C++ Program to find maximal achievable diversity of music notes

Suppose we have a string S with n elements. Amal's song consists of n notes, which we will treat as positive integers. The diversity of a song is the number of different notes it contains. We want to make it more diverse. We cannot arbitrarily change the song. Instead, for each of the n notes in the song, she can either leave it as it is or increase it by 1. Given sequence is a song where integer is describing the notes, we have to find out the maximal, achievable diversity.

Problem Category

The above-mentioned problem can be solved by applying Greedy problem-solving techniques. The greedy algorithm techniques are types of algorithms where the current best solution is chosen instead of going through all possible solutions. Greedy algorithm techniques are also used to solve optimization problems, like its bigger brother dynamic programming. In dynamic programming, it is necessary to go through all possible subproblems to find out the optimal solution, but there is a drawback of it; that it takes more time and space. So, in various scenarios greedy technique is used to find out an optimal solution to a problem. Though it does not gives an optimal solution in all cases, if designed carefully it can yield a solution faster than a dynamic programming problem. Greedy techniques provide a locally optimal solution to an optimization problem. Examples of this technique include Kruskal's and Prim's Minimal Spanning Tree (MST) algorithm, Huffman Tree coding, Dijkstra's Single Source Shortest Path problem, etc.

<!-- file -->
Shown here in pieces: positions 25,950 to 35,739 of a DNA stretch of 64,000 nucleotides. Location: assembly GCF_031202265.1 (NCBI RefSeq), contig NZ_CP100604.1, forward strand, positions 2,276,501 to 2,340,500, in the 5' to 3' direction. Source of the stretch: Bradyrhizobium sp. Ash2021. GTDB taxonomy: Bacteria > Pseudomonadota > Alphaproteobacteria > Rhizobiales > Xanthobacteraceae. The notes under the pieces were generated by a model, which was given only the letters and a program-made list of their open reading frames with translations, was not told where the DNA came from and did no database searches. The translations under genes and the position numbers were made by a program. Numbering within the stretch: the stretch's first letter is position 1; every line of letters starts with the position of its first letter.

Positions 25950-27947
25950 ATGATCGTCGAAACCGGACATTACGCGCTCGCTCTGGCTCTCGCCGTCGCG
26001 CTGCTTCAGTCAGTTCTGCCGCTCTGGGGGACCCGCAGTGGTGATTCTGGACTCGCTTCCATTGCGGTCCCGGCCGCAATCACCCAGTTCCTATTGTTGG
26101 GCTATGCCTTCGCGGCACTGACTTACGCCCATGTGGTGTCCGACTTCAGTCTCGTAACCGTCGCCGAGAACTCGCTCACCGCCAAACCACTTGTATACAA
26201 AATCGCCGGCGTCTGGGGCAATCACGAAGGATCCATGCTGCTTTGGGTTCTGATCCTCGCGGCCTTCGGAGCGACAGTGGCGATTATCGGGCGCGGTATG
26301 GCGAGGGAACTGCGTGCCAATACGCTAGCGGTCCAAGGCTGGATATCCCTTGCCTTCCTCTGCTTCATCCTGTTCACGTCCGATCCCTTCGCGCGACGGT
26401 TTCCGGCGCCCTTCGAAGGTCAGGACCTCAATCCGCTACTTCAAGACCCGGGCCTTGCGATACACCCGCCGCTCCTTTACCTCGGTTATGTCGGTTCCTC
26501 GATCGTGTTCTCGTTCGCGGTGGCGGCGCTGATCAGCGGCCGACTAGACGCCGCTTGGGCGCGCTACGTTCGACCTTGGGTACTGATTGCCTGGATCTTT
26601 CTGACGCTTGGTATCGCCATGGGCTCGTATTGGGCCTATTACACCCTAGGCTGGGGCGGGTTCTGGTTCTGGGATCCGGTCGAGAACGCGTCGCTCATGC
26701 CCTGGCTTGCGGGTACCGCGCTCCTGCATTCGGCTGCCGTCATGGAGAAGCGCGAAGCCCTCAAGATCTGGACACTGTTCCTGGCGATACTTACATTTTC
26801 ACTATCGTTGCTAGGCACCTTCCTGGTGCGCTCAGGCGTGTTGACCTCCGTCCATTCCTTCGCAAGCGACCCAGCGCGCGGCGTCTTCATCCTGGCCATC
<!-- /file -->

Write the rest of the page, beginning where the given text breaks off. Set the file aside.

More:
So, if the input of our problem is like A = [1, 2, 2, 2, 5, 6], then the output will be 5, because we can increase the second, fifth and sixth element to obtain the sequence 1, 3, 2, 2, 6, 7, which has 5 different elements.


To solve this, we will follow these steps −

n := size of A
Define one set s
for initialize i := 0, when i < n, update (increase i by 1), do:
   x := A[i]
   if x is in s, then:
      (increase x by 1)
   insert x into s
return size of s


Let us see the following implementation to get better understanding −

#include <bits/stdc++.h>
using namespace std;
int solve(vector<int> A){
   int n = A.size();
   set<int> s;
   for (int i = 0; i < n; i++){
      int x = A[i];
      if (s.count(x))
   return s.size();
int main(){
   vector<int> A = { 1, 2, 2, 2, 5, 6 };
   cout << solve(A) << endl;


{ 1, 2, 2, 2, 5, 6 }